A to be removed by surgery. Lesson Summary

A cyst is a closed sac of tissue filled with gas, fluid or other material. This lesson will explain the characteristics of a cyst and highlight some of the many different types of cysts as well as various treatments for them.

What is a Cyst?

My friend Gary (not his real name) was brushing his teeth one evening when he noticed a small, painless lump on the inside of his lower lip. Gary ignored the lump at first, assuming it was just a common canker sore.

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However, a couple of weeks later the lump was still there, and it appeared to be growing. Fearing the worst, Gary went to see his doctor.Gary’s doctor performed a biopsy just to be safe, but told him the lump was most likely a cyst in one of his minor salivary glands (the very small salivary glands located all around the inside of the mouth). A cyst is a closed sac of tissue. It may be filled with a variety of materials, including fluid, gas or semisolids. Gary’s cyst was probably caused by a sialolith, or tiny calcium stone, that formed inside his salivary gland and blocked the entrance, stopping the flow of saliva out of the gland.The biopsy results confirmed that Gary’s lump was indeed a harmless cyst, so his doctor recommended a wait-and-see approach, telling Gary that the cyst would most likely go away on its own.

It did, and within a few weeks Gary no longer had a lump on the inside of his lip.

Types of Cysts

Cysts can occur in any tissue in the human body. They may be so small that they cannot be seen without a microscope, or so large that they affect the placement of internal organs.

True cysts are encased by epithelial tissue, whereas pseudocysts are encased by granulation or connective tissue.Because cysts can occur anywhere in the body, there are hundreds of different types of cysts. Although there are far too many types to list, some of the more common cysts include:Sebaceous cysts which form in hair follicles or sebaceous glands in the skin

An inflamed cyst in a sebaceous gland on the back of the neck
Photo of an inflamed sebaceous cyst on the back of the neck

Ovarian cysts that sometimes occur in women when fluid builds up in the ovary because an egg is not released properly during ovulation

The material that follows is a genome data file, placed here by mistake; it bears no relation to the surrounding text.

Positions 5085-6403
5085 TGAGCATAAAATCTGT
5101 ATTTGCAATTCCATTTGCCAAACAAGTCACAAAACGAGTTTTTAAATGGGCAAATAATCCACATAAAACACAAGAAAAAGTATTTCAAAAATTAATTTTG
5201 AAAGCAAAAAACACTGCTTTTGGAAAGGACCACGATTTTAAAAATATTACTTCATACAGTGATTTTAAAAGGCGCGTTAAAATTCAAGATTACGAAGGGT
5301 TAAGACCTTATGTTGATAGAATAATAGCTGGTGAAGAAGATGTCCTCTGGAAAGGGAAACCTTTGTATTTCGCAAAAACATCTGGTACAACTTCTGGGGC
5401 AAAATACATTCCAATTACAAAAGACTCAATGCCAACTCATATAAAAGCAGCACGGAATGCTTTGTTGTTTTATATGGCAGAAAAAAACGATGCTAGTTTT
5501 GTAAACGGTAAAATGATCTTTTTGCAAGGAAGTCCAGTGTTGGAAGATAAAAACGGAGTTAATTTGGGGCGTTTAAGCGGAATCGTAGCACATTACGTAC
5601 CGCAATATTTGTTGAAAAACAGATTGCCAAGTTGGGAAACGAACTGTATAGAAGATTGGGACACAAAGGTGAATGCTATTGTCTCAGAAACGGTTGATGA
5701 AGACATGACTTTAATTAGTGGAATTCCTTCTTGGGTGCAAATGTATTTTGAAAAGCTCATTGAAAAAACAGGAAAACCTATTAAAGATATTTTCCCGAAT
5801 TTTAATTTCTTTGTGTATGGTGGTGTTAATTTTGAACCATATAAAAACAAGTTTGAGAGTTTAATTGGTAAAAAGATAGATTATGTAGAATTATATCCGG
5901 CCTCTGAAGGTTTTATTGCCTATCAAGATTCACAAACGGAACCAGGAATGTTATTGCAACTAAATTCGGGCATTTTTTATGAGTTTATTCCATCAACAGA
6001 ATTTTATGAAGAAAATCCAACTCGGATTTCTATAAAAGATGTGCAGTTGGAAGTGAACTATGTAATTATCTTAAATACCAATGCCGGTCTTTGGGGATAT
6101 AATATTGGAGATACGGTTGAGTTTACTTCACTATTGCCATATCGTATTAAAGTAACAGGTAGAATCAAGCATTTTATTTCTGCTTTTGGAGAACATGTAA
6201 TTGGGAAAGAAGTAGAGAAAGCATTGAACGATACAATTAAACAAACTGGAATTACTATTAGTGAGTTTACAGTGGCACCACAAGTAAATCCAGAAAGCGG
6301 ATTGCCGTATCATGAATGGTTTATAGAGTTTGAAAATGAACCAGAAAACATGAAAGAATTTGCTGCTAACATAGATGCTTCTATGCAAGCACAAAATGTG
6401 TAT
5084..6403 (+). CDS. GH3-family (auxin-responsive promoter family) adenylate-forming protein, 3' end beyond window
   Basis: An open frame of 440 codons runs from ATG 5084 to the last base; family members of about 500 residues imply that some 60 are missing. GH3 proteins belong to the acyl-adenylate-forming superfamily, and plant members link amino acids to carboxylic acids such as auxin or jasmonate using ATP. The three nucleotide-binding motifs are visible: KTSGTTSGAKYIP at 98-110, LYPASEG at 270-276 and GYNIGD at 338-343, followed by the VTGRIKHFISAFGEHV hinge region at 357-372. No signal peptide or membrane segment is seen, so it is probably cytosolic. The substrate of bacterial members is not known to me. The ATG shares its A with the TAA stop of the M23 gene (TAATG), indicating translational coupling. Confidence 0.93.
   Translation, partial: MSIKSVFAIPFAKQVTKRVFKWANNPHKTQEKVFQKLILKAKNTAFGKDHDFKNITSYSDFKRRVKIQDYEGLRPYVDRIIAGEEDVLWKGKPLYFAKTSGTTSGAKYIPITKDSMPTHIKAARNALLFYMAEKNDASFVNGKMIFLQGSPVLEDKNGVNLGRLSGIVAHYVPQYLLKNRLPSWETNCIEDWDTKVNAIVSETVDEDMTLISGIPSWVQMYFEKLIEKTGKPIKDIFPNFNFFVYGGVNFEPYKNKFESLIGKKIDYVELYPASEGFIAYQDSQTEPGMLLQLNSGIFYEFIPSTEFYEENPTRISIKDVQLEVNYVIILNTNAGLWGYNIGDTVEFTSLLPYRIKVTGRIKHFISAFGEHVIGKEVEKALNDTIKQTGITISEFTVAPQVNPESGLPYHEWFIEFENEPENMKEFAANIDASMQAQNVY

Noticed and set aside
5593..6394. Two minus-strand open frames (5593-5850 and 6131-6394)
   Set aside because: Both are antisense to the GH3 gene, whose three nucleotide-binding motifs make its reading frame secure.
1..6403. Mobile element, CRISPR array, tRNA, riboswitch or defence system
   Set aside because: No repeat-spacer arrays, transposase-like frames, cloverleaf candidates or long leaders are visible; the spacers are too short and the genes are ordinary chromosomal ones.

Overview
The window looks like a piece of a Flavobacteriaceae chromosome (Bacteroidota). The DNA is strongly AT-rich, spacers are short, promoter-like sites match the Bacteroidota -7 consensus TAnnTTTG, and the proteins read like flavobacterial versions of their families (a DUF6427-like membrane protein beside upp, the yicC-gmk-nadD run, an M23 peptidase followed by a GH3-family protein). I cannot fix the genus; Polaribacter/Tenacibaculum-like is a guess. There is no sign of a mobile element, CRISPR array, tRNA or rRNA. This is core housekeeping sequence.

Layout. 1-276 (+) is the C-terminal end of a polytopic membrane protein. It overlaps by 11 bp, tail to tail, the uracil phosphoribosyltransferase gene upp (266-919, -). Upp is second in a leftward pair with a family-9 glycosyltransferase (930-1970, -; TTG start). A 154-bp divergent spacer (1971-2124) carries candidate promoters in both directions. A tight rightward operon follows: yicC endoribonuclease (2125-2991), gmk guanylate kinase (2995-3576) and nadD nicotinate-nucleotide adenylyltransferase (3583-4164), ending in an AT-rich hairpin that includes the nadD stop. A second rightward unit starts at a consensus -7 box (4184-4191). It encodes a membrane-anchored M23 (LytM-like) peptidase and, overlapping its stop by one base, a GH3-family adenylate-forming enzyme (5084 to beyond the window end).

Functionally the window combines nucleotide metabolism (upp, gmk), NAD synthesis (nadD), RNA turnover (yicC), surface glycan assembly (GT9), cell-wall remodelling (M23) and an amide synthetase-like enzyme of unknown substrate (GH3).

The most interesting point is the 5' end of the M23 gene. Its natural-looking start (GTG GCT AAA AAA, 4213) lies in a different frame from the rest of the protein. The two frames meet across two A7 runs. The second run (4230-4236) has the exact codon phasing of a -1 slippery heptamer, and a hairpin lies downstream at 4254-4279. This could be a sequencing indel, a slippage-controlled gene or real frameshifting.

Ultrasound photo of an ovarian dermoid cyst
A chalazion, or cyst on the eyelid caused by a blocked meibomian gland
Photo of a chalazion, or cyst on the eyelid

The majority of cysts, like Gary’s blocked salivary gland, are benign. However not all cysts are harmless. For example, a type of ovarian cyst in women known as a dermoid cyst can sometimes develop into malignant squamous cell carcinoma, although this is rare and only happens in 1-2% of cases.

Treatment of Cysts

Because there are so many types of cysts that occur in different tissues and different parts of the body, treatment of cysts is also highly variable and depends on the individual circumstances.

Many cysts, like Gary’s blocked salivary gland, go away on their own without any intervention. Other cysts may need to be aspirated, or drained with a needle. Some cysts may respond well to injections of anti-inflammatory medications such as Cortisone. Finally, cysts that are causing problems are suspected to be malignant, or are difficult to treat because of where they are located may need to be removed by surgery.

Lesson Summary

A blocked salivary gland is just one of the hundreds of different types of cysts. Other common types of cysts include sebaceous cysts in the sebum glands of the skin, ovarian cysts in the ovaries, and chalazia, or cysts in the eyelids.

Some types of cysts can become malignant or cancerous, although most of the time cysts are benign. Because cysts can occur in any type of tissue and in any location in the body, there is really no typical way to treat cysts. Cysts may be treated with needle aspiration, injections of ant-inflammatory medications, or surgery. Many cysts are relatively small and unobtrusive and some may resolve on their own without any medical intervention.Medical Disclaimer: The information on this site is for your information only and is not a substitute for professional medical advice.


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